I am trying to show the following:

Let $f$ be a measurable function on a set $E$, and let $A$ be a measurable subset of $E$. Then, using the definition of the Lebesgue Integral of nonnegative functions (given below), prove that $\int_{A}f=\int_{E}\chi_{A}f$.

Definition of the Lebesgue Integral for Nonnegative Functions: For an arbitrary nonnegative measurable function $f:E\to \mathbb{R} \cup + \infty$, define its Lebesgue integral by $\int_{E}f = \sup \left\{\int_{E} h \vert h\,\text{bounded, measurable, of finite support, and}\,0 \leq h \leq f\, \text{on}\,E \right\}$

Now, the definition holds only for nonnegative measurable functions. So, I let $f = f^{+}-f^{-}$ on $E$. Then, we consider $\int_{E}\chi_{A}f = \int_{E}\chi_{A}f^{+}-\int_{E}\chi_{A}f^{-} $.

Applying the definition, we get that this is equal to $\sup\{\int_{E}h\vert h\,\text{bounded, measurable, of finite support, and}\,0 \leq h \leq \chi_{A}f^{+}\,\text{on}\,E\} -\sup\{\int_{E}h\vert \tilde{h}\,\text{bounded, measurable, of finite support, and}\,0 \leq \tilde{h} \leq \chi_{A}f^{+}\,\text{on}\,E\}$

where $h$ and $\tilde{h}$ are suitable nonnegative, bounded, measurable functions with finite support.

Since $A \subseteq E$, $h \leq \chi_{A}f^{+}$ and $\tilde{h} \leq \chi_{A}f^{-}$ on $A$ as well, and since $\chi_{A}$ is the characteristic function of the set $A$, $\chi_{A}f^{+}=\chi_{A}f^{-}=0$ on $E\backslash A$, so $h = \tilde{h}=0$ there as well.

Now, there is a corollary to the Monotone Convergence Theorem I would like to use in order to help me introduce series in a similar manner as in the second answer to this question (proving the same thing, but instead using the definition of the Lebesgue Integral for bounded functions). The corollary states as follows:

Let $\{ u_{n}\}$ be a sequence of nonnegative measurable functions on $E$. If $f=\sum_{n=1}^{\infty}u_{n}$ pointwise a.e. on $E$, then $\int_{E}f=\sum_{n=1}^{\infty}\int_{E}u_{n}$.

I'd somehow like to be able to express both $h$ and $\tilde{h}$ as a sum $\displaystyle \sum_{i=1}^{n} u_{i}\chi_{\displaystyle [E_{i}\backslash A) \cup (E_{i}\cap A)]}$. But I am not sure I am 1) justified in doing it, 2) exactly how to do it.

Then, once I have that, I can apply the Corollary to turn the finite sum into an infinite series, and can use a bunch of bounding to get the result that I want. I just require assistance with this one part.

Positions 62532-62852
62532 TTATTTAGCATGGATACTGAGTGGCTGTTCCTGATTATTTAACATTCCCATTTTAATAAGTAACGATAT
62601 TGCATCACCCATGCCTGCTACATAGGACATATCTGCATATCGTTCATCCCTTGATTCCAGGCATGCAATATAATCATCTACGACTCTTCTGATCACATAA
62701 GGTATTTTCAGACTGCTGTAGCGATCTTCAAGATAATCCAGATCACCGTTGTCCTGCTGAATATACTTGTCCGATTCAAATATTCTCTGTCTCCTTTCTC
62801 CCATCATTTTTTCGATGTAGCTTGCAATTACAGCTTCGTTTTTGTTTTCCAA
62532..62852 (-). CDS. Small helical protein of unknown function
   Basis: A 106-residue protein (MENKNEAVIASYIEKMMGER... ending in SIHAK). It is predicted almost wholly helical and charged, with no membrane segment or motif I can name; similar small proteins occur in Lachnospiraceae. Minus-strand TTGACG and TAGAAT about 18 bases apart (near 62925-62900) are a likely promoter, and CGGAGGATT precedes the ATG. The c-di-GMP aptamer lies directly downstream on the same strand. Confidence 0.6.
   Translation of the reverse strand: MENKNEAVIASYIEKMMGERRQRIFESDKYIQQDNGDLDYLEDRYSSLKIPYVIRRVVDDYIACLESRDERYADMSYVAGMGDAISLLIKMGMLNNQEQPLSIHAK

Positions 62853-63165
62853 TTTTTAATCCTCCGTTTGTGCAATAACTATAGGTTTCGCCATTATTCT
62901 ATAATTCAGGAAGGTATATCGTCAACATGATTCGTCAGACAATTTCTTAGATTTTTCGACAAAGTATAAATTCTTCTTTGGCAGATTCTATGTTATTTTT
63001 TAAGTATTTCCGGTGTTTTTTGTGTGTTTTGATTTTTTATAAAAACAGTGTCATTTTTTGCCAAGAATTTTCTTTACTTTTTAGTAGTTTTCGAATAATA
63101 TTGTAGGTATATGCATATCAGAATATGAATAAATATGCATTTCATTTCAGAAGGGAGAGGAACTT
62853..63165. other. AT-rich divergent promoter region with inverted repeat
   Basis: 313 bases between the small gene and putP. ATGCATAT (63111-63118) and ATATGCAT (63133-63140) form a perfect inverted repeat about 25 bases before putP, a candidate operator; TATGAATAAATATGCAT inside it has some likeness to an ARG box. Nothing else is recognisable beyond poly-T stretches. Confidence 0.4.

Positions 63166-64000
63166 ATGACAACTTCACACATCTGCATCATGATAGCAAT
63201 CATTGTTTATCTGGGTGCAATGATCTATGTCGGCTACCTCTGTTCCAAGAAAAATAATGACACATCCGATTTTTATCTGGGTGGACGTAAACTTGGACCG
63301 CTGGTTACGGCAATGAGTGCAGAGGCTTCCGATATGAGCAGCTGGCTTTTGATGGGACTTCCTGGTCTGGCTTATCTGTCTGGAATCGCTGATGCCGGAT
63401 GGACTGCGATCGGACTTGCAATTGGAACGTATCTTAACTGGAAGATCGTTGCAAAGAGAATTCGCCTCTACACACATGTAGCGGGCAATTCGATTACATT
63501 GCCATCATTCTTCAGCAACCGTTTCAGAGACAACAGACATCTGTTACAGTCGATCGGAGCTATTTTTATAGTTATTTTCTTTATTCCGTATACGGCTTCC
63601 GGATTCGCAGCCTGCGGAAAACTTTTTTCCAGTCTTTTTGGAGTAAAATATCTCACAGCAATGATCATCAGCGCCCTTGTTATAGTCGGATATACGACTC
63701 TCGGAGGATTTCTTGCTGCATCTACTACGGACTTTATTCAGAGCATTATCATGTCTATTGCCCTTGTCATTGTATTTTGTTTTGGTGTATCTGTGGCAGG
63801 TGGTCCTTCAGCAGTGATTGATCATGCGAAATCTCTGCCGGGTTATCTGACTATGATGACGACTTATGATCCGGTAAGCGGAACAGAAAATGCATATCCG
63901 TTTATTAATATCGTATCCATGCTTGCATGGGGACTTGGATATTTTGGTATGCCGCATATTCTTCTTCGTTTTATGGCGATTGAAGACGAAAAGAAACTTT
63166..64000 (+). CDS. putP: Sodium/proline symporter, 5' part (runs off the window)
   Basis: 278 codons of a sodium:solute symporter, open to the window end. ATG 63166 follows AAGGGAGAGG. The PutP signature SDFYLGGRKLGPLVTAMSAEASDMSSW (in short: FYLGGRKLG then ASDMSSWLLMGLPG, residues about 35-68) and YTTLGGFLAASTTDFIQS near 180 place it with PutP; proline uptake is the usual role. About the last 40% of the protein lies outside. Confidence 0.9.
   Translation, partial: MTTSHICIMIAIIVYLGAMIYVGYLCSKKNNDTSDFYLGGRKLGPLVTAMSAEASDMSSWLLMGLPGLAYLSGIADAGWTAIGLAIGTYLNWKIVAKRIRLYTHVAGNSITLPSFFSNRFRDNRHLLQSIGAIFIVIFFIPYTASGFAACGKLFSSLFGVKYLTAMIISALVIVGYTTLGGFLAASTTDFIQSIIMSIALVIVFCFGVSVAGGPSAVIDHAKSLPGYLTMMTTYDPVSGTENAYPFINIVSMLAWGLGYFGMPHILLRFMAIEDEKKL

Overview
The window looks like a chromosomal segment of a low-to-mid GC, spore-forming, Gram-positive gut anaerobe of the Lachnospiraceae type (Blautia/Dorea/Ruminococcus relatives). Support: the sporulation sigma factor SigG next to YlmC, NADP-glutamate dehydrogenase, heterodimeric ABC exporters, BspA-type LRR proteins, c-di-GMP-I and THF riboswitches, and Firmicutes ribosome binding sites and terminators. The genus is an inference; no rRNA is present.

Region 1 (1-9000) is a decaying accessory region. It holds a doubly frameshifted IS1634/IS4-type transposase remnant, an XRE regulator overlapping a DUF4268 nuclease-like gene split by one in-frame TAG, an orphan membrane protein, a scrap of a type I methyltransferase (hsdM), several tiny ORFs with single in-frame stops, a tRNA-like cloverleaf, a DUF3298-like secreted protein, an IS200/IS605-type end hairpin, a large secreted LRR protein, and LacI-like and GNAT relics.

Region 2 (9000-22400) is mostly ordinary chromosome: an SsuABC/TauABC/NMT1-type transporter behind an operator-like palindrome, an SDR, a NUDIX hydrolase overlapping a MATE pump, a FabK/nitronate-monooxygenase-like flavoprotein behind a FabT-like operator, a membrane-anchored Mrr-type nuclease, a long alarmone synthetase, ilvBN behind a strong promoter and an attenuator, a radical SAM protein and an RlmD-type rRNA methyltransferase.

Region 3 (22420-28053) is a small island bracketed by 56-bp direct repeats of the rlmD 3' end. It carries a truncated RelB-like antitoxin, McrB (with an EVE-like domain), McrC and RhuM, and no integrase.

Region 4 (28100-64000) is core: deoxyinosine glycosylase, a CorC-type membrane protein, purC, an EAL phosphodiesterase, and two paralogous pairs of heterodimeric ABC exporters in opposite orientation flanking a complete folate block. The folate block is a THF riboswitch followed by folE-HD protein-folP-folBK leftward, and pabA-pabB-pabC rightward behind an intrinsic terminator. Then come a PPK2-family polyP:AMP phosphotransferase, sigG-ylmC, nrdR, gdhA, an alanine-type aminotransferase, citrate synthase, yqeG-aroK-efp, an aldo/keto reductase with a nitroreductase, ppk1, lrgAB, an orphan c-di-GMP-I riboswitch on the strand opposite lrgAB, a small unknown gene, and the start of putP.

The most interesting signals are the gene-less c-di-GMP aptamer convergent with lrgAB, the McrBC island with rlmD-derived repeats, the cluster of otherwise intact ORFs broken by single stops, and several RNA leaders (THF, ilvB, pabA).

That seems an unnecessary approach here. First prove the theorem for non-negative functions, then extend to all functions as you've indicated.

For nonnegative $f$, note that if $h$ is bounded and has finite support on $A$, then you can define $$h_E(x) =\begin{cases} h(x) & x\in A\\0 & x \in E \setminus A\end{cases}$$ Then $h_E$ is bounded and has finite support on $E$. Further, $h_E\chi_A = h_E$ and $h_E|_A = h$. Conversely if $h$ is bounded and has finite support on $E$, then $h\chi_A|_A$ is bounded and has finite support on $A$.

Edit: as requested, where I've tried to dot all the i's and cross all the t's.

For notational convenience, for measurable sets $B$ and measurable non-negative functions $g$, define ${\scr M}(g, B)$ to be the set of all bounded measurable functions $h$ of finite support on $B$ such that $0 \le h \le g$.

Let $f$ be a non-negative measurable function on $E$ and $A$ a measurable subset of $E$. Then $\chi_Af$ is also a measurable function on $E$.

Now if $h \in {\scr M}(\chi_Af,E)$ and $x \in E \setminus A$, then $0 \le h(x) \le \chi_A(x)f(x) = 0\cdot f(x) = 0$. Hence $\operatorname{supt} h \subseteq A$. And for $x \in A$, $0 \le h(x) \le \chi_A(x)f(x) = 1\cdot f(x) = f(x)$, so $0 \le h \le f$ on $A$. Therefore $h|_A \in {\scr M}(f,A)$. And, $$\int_E h = \int_A h + \int_{E\setminus A} h = \int_A h$$ since $h = 0$ on $E\setminus A$.

Conversely, if $h' \in {\scr M}(f,A)$, then define $h : E \to \bar{\Bbb R}$ by $$h(x) = \begin{cases} h'(x) & x \in A\\0 & x \notin A\end{cases}$$ Then $h$ is measurable, $\operatorname{supt} h = \operatorname{supt} h'$ and therefore is finite, and if $h' < M$, then $M > 0$, so $h < M$ as well. And lastly $$h(x) = \begin{cases} h'(x) \le f(x) = \chi_A(x)f(x) & x \in A\\0 = \chi_A(x)f(x) & x \notin A\end{cases}$$ Hence $h \in {\scr M}(\chi_Af,E), h' = h|_A$ and therefore $$\int_E h = \int_A h'.$$ Therefore the restriction map $T\ :\ {\scr M}(\chi_Af,E) \to {\scr M}(f,A)\ :\ h \to h_A$ is a bijection, and $\int_E h = \int_A T(h)$. So $$\begin{align}\int \chi_Af &= \sup\left\{\int_E h \ :\ h \in {\scr M}(\chi_Af,E)\right\}\\ &=\sup\left\{\int_A T(h) \ :\ h \in {\scr M}(\chi_Af,E)\right\}\\ &=\sup\left\{\int_A T(h) \ :\ T(h) \in {\scr M}(f,A)\right\}\\ &=\sup\left\{\int_A h' \ :\ h' \in {\scr M}(f,A)\right\}\\ &=\int_A f\end{align}$$

When $f$ may be negative, $$\int_E\chi_Af = \int_E\chi_Af^+ -\int_E\chi_Af^- = \int_A f^+ - \int_Af^- = \int_Af$$

  • $\begingroup$ if you add more details to this answer, I will award you the bounty. It's an excellent solution, but I want to see more. $\endgroup$
    – user100463
    Nov 18 '15 at 15:10
  • $\begingroup$ @JessyCat - see the edit. $\endgroup$ Nov 19 '15 at 0:52

Starting and ending with your definition with "bounded, measurable, of finite support" abbreviated by b. m. f. s.,\begin{align} & \int_E f^+\chi_C =\sup\bigg\{\int_E h\bigg|h\text{ b. m. f. s. and $0\le h\le f^+\chi_C$ on }E\biggl\}\\ &\quad =\sup\bigg\{\int_E h\chi_C\bigg|h\chi_C\text{ b. m. f. s. and $0\le h\chi_C\le f^+\chi_C$ on }E\biggl\}\\ &\quad =\sup\bigg\{\int_C h\bigg|h\text{ b. m. f. s. and $0\le h\le f^+$ on }C\biggl\}\\ &\quad =\int_C f^+.\end{align} Replacing $h$ with $h\chi_C$ in the second step changes nothing because $0\le h\le f^+\chi_C$. The post you refer to in your question justifies the third step. Likewise, $\int_E f^-\chi_C =\int_C f^-$. Thus, $\int_E f\chi_C =\int_E (f\chi_C)^+ -\int_E (f\chi_C)^- =\int_E f^+\chi_C -\int_E f^-\chi_C =\int_C f^+ -\int_C f^- =\int_C f$.


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